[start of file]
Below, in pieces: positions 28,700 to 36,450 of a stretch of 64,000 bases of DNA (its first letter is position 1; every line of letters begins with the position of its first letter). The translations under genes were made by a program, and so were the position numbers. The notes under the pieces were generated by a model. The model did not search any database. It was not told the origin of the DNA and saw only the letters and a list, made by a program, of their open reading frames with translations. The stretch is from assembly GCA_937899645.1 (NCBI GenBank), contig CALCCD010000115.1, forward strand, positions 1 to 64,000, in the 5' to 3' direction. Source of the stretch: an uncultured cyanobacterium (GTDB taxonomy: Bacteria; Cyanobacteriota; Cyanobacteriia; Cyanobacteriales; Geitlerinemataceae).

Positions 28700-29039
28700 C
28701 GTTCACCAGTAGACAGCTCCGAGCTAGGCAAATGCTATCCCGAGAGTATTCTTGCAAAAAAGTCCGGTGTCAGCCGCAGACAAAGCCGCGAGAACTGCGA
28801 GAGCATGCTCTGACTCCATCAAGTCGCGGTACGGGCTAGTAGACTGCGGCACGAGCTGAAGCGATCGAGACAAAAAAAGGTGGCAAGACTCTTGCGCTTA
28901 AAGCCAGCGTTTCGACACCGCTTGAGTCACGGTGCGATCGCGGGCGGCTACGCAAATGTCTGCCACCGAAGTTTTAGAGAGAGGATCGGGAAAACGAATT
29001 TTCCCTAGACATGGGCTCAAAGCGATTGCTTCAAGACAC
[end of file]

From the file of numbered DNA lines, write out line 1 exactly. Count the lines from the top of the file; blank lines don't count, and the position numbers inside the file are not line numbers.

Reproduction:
Below, in pieces: positions 28,700 to 36,450 of a stretch of 64,000 bases of DNA (its first letter is position 1; every line of letters begins with the position of its first letter). The translations under genes were made by a program, and so were the position numbers. The notes under the pieces were generated by a model. The model did not search any database. It was not told the origin of the DNA and saw only the letters and a list, made by a program, of their open reading frames with translations. The stretch is from assembly GCA_937899645.1 (NCBI GenBank), contig CALCCD010000115.1, forward strand, positions 1 to 64,000, in the 5' to 3' direction. Source of the stretch: an uncultured cyanobacterium (GTDB taxonomy: Bacteria; Cyanobacteriota; Cyanobacteriia; Cyanobacteriales; Geitlerinemataceae).